The newly opened Trattoria Athena, located near Fort Andross on Mill Street, is not the type of place that you would find unless you were looking for it.

From the outside, its only distinguishing features are its large pane glass windows looking out onto the street. And it is surrounded by the largely residential area off of Mill Street, somewhat removed from Maine Street's repertoire of restaurants.

Once inside, however, the Greek-Italian restaurant is as welcoming as any. The friend with whom I went remarked that the interior looked just like his Greek neighbors' kitchen at home, and the small size of the square dining area, combined with the open view into the kitchen, furthered the homey atmosphere.

The dining room is simple: It holds roughly eight tables of varying size, all of which were filled during my visit. A bar in the back of the restaurant seats four, and showcases the restaurant's collection of Greek and Italian wines.

The dark green walls are decorated with photographs and two large cast-iron maps of Italy and Greece.

Two large chalkboards display the day's list of specials and information about the sources of different ingredients on the menu, many of which are from local farms. The restaurant's goat, for example, comes from Dragonfly Cove Farm in Dresden, and its mushrooms come from Oyster Creek in Damariscotta.

Trattoria Athena was initially conceived by two Maine chefs, Marc Provencher and Timothy O'Brien, whose culinary exploits brought them together, then sent them on different paths, only to be reunited in Brunswick.

They met while working at the same restaurant many years ago. O'Brien then left and started his own homemade pasta business in Bath, where it was a huge success.

O'Brien had been selling his creations at Bath Farmers' Market, but his desire for a venue in which to serve his popular pasta coincided with Provencher's wish for a change in location, leading the two to open Trattoria Athena this past July.

When asked why Brunswick was their choice, their response was simple. "Brunswick has a good dining scene."

"It has turned into somewhat of a destination, and we feel that we have something to add," said O'Brien.

Curious, I decided to see for myself. I ordered a significant portion of the Trattoria's not-so-insignificantly-sized menu.

Luckily, the menu is reasonably priced: most appetizers and salads are under $10, and entrees range from $15 to $20.

The meal began with a special chef's dish. I did not order it, nor on the menu, but it was a pleasant surprise. The dish consisted of four cherry tomatoes, each stuffed with a different kind of Greek or Italian cheese, and garnished with various spices and balsamic glaze. I don't know if this offering is standard at Trattoria, but it was certainly a delicious introduction to the meal.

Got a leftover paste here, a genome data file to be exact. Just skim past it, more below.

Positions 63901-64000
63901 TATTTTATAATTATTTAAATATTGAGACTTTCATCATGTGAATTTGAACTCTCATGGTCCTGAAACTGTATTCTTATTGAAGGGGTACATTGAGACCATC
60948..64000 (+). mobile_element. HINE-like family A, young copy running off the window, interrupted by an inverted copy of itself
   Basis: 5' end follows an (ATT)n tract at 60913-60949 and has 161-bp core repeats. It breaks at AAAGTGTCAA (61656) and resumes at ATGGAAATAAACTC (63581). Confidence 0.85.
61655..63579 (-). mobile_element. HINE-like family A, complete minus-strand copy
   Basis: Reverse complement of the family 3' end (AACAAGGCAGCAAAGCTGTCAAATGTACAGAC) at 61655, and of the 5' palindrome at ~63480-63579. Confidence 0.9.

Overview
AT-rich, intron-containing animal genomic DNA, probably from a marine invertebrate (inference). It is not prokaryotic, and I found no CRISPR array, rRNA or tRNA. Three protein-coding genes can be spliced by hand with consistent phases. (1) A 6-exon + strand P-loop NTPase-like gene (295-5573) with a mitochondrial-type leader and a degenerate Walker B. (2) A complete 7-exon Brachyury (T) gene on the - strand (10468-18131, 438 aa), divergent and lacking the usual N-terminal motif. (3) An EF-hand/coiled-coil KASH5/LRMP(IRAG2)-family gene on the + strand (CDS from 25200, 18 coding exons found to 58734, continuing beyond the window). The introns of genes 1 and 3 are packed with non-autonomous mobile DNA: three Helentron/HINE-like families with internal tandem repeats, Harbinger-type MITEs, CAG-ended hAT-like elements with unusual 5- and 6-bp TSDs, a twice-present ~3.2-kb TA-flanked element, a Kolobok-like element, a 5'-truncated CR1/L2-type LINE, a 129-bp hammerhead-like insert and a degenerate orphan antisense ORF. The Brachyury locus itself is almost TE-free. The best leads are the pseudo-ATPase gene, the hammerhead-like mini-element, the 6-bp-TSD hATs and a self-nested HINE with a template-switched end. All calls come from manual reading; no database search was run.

This dish was followed by our appetizers: Bruschetta Pomodoro and Arancini, or fried risotto. I highly recommend both. The bruschetta was the best I have ever tasted in the U.S., and the Arancini, served with Greek yogurt, might have been the highlight of the meal.

The next course was an outstanding salad, which, sadly, was a special. Dubbed the "Apple Crisp," the salad featured pancetta and fresh apple slices, giving it a nice variety of texture and flavor.

Trattoria serves its bread with two different olive oils, one Italian and one Greek. The Italian variety was from just outside of Florence, and tasted like a more flavorful version of your everyday olive oil. The Greek had a slightly green color and, despite tasting different from any olive oil I've ever had, was delicious.

The entrees were Arni Lemonato Braised Lamb Shanks, served with lemon potatoes, white wine, lemon juice and lemon thyme, and Katsikaki Braised Goat, served with arugula, rice and greek yogurt.

These dishes seemed to combine the familiar with the unknown, taking well-known flavors and subtly revising them. This was my first experience with goat, and if you're not completely turned off by the thought of it, I highly recommend it—it happens to be Provencher's personal favorite.

The two chefs were kind enough to let me speak with them in the kitchen after the meal, a testament to Trattoria's welcoming atmosphere. O'Brien cited the Papardelle with Sugo di Cinghiale, a pasta with boar ragu, as his favorite dish on the menu.

The chefs indicated that their plans for the future are malleable, but that they intend on keeping their current location, without expansion, for years to come.

"The bigger you get, the more hands on the food," said Provencher. "That leads to less quality control."

The Trattoria Athena is a resounding success and a unique addition to Brunswick's dining scene.

One word of caution: The Trattoria is not a place for involved conversation; it's all about the food, and when presented with any of their distinctive dishes, it becomes impossible to think about anything else.

Though it's a bit off the beaten path, it is well worth the trip.

Rating: *** (three stars out of five)

Trattoria Athena

25 Mill Street, Brunswick